Tall order for U.N.'s new leader

January 01, 2007|By Patrick M. Cronin and Raffaello Pantucci

LONDON -- New United Nations Secretary-General Ban Ki Moon, who assumes office today, faces a tough job. Not only is the South Korean coming into a job as the other half of his motherland is testing the international community with nuclear saber-rattling, but he is also taking the helm at an institution that increasingly appears to have lost its way.

The United Nations' loss of credibility is in part due to a disconnect among what it can do, what people think it can do, and what it was created to do. It was never intended to be an international security guarantor, but rather a forum in which nations could work together to foster international prosperity and prevent conflicts. The Security Council was intended as a venue for powerful nations to develop a consensus, not a grouping where the world's problems could be resolved.

This is completely at odds with most people's perception of the United Nations, which they understand to be a guarantor of international peace. The result is a huge sense of disappointment and blame toward the institution whenever people suffer, resulting in a further loss of U.N. legitimacy in the world.

Wrapped up within this problem is a lack of understanding about the secretary-general's powers. The secretary-general is not a CEO but a manager in an institution made up of 192 independent members, over which he has no power of enforcement. Unfortunately, as chief bureaucrat, he bears the burden of blame for any institutional failings.

Secretary-General Ban need not inherit such a poisoned chalice. He can avoid getting too wrapped up in the minutiae of institutional repairs by appointing an able deputy to push this acrimonious agenda. In such a way, he can sidestep the problems that dogged the latter years of Kofi Annan's tenure, and instead seize the opportunity to try to implement a few strategic reforms within the United Nations.

South Korea has always been at the nexus of the major powers: able to punch well above its weight thanks to stellar economic growth and good brokering skills borne of its precarious geography. Recent events on the Korean peninsula have highlighted how much Seoul must rely on good relations with the major powers.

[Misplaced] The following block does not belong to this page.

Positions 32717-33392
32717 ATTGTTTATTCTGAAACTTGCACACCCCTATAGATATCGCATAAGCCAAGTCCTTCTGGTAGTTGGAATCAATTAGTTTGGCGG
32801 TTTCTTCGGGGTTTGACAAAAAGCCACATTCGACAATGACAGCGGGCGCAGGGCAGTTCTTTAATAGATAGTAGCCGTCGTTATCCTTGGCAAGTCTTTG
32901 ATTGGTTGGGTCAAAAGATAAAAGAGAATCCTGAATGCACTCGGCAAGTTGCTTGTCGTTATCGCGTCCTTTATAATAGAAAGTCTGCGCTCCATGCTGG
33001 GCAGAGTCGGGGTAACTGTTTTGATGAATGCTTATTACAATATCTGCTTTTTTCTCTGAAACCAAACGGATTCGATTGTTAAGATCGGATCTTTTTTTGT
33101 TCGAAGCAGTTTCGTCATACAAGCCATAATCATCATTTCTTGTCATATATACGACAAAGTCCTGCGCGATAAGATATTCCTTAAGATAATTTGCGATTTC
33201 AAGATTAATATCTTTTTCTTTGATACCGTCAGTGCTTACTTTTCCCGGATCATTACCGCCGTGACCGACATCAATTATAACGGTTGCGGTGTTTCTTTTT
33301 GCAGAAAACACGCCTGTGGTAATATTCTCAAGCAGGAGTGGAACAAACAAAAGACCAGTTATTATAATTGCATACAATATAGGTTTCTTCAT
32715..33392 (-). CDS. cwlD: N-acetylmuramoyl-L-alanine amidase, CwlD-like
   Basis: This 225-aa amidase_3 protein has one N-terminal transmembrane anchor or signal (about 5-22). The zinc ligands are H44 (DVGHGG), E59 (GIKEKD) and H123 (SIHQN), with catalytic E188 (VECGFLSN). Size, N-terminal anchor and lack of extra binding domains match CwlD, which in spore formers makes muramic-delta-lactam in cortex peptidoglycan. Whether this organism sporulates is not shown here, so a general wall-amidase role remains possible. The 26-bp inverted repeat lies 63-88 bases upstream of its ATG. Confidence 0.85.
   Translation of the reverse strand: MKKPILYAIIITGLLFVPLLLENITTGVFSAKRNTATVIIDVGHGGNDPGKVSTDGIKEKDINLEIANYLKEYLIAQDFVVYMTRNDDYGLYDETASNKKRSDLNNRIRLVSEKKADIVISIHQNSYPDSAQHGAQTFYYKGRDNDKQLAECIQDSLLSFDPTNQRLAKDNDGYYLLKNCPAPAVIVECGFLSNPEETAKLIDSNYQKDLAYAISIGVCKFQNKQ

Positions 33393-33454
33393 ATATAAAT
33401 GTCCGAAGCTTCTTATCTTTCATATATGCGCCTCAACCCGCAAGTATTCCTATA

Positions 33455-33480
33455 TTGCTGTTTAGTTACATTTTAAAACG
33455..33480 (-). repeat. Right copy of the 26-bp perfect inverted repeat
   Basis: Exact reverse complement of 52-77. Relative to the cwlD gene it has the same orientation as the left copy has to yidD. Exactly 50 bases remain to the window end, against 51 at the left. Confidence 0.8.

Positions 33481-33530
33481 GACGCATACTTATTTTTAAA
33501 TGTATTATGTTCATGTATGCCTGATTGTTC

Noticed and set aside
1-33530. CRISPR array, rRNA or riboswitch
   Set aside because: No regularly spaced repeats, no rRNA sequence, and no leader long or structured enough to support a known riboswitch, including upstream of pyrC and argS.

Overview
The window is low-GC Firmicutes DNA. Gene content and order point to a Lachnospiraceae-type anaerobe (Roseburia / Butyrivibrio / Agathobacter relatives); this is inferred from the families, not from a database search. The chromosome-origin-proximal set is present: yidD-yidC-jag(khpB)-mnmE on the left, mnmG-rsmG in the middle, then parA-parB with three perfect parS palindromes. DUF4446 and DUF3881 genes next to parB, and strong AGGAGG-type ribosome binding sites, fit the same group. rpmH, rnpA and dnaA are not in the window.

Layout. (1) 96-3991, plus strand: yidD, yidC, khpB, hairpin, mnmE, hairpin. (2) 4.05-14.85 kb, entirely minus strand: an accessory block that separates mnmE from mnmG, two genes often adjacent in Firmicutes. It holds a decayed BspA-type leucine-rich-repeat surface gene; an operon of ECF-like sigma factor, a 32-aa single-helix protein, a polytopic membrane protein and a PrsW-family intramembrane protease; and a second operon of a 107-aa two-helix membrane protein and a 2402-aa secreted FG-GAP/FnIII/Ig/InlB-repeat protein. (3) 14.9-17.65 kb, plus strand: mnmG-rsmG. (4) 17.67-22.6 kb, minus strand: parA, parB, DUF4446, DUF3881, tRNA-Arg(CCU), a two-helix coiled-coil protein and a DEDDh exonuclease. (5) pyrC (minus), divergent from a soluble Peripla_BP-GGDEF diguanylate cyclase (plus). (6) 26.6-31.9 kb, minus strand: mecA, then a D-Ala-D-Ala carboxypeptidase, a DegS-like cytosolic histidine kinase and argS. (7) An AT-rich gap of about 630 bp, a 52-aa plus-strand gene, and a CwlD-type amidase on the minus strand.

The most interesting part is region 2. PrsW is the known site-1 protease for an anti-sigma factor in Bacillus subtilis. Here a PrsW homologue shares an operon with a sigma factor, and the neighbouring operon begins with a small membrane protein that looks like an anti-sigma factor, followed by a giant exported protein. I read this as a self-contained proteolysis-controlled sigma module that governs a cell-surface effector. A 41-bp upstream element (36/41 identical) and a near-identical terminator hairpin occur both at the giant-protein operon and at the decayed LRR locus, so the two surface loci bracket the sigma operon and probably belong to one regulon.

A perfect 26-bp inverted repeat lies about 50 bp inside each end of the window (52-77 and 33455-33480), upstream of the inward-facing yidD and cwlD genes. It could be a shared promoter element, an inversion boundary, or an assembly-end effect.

Mr. Ban, who comes to the United Nations as South Korea's foreign minister, can build on South Korea's special relationship to coax the United States into taking a more constructive approach to the United Nations, so that it does not simply use it as a whipping post for a domestic audience. The United Nations will never function without American support, and the United States needs the United Nations to confer the international legitimacy it craves to advance its foreign policy goals. However, the relationship will not function as it is presently structured, and future presidents must be persuaded to engage and reform the United Nations in a manner consonant with the institution's importance. The American ambassador to the United Nations can practice tough love, but he or she should understand that open derision and hostility toward the United Nations will not work to America's benefit.

In dealing with Russia and China, Mr. Ban must encourage them to take on a more global role rather than act in an obstructive or opportunistic manner. For China, this means a greater willingness to share responsibility for international order. Russia must take a step back from the meddlesome and contrarian policies of its current government, which is not simply nationalistic but at times goonishly coarse. Both are great states that should assume a worthy mantle in global affairs.

Mr. Ban should also nudge Japan further into the international fold and to dissuade it from striking out alone in a region where memories of former Japanese domination are still fresh. The European Union remains a solid U.N. supporter, but the Iraq war has done much to undermine the United Nations' credibility across the EU. An able secretary-general will be able to mend this through careful management of other relations within the United Nations and Security Council, proving to Europeans that the major powers (including the United States) are eager to support the United Nations' position as pre-eminent global consensus builder.

Finally, Indian engagement with the United Nations is necessary and can become emblematic of an institution eager to embrace and give voice to rising powers and the developing world. Ensuring that United Nations support is embedded early into India's foreign policy DNA, foundations can be laid that will help both in the short and long term.

Superseding all other concerns is the need to keep the United Nations functioning. The League of Nations failed to survive because it was not able to maintain a consensus among the major powers; the incoming secretary-general must place a heavy emphasis on nurturing a stable modus vivendi among the major powers.

Secretary-General Ban is taking the helm of an institution facing an existential crisis that is being addressed with the Band-Aid of managerial reform. Let us hope that he outsources the institutional reforms to able staff, while he concentrates on fostering a comity among the major powers that helps the United Nations reassess its crucial role in the world and starts a process of rehabilitation to restore it to its position as global peace bringer in an increasingly dangerous world.

Patrick M. Cronin is director of studies at the International Institute for Strategic Studies in London. His e-mail is cronin@iiss.org. Raffaello Pantucci is a research associate at the institute. His e-mail is pantucci@iiss.org.

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